BP and BNP Paribas are two of the employers that have reintroduced bikes-for-work schemes since HM Revenue and Customs (HMRC) issued clarification on valuing bicycles at the end of the loan period.
Richard Grigsby, director of Cyclescheme, said: “HMRC has provided some clear information but some employers have had a bit of a knee-jerk reaction to it, thinking it means the end of the scheme, which is certainly not the case.”
The provider has launched a service, designed after talks with HMRC and independent tax experts, to ease employers’ administrative burden for obtaining the fair market value of bicycles at the end of the loan period by transferring responsibility to Cyclescheme.
Under the scheme, employees must lease a bicycle for a four-year period and pay a deposit equivalent to the fourth-year fee of either 3% or 7%. If the employee does not want the bike at the end of the loan period, they can return it to Cyclescheme and get their deposit back. If they want the bike, their deposit is not returned.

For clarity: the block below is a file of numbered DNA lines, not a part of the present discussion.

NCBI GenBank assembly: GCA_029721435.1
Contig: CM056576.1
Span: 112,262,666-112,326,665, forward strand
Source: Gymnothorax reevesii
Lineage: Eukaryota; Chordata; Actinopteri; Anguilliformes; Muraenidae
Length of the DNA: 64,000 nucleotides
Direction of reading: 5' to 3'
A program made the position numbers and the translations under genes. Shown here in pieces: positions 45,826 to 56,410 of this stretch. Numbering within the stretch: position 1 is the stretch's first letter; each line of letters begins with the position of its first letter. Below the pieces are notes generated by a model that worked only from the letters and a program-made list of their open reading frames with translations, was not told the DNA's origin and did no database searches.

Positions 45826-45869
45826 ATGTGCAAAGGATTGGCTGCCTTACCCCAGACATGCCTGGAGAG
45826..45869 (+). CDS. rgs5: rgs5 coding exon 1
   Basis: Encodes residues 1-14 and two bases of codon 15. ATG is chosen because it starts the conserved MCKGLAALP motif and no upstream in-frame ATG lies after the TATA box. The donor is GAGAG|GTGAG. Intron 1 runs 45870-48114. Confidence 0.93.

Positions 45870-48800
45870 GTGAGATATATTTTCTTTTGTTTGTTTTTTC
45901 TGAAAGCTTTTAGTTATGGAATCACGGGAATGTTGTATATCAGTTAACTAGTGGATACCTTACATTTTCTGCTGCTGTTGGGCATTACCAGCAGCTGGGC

Grigsby added: “At the end of the year, the employer transfers ownership of the bike to us and we hire it to them into the fourth year.”
Halfords is working with HMRC to produce a similar service.
Meanwhile, Evans Cycles refers organisations to the table of fair market values provided by HMRC, which sets out what a cycle is worth each year after its first use. In this case, however, ownership of the cycle remains with the employer throughout the scheme. The provider has also seen employers reintroducing bikes-for-work schemes since HMRC’s clarification. An Evans Cycles spokesman said: “We have a continued take-up of companies joining the scheme.”
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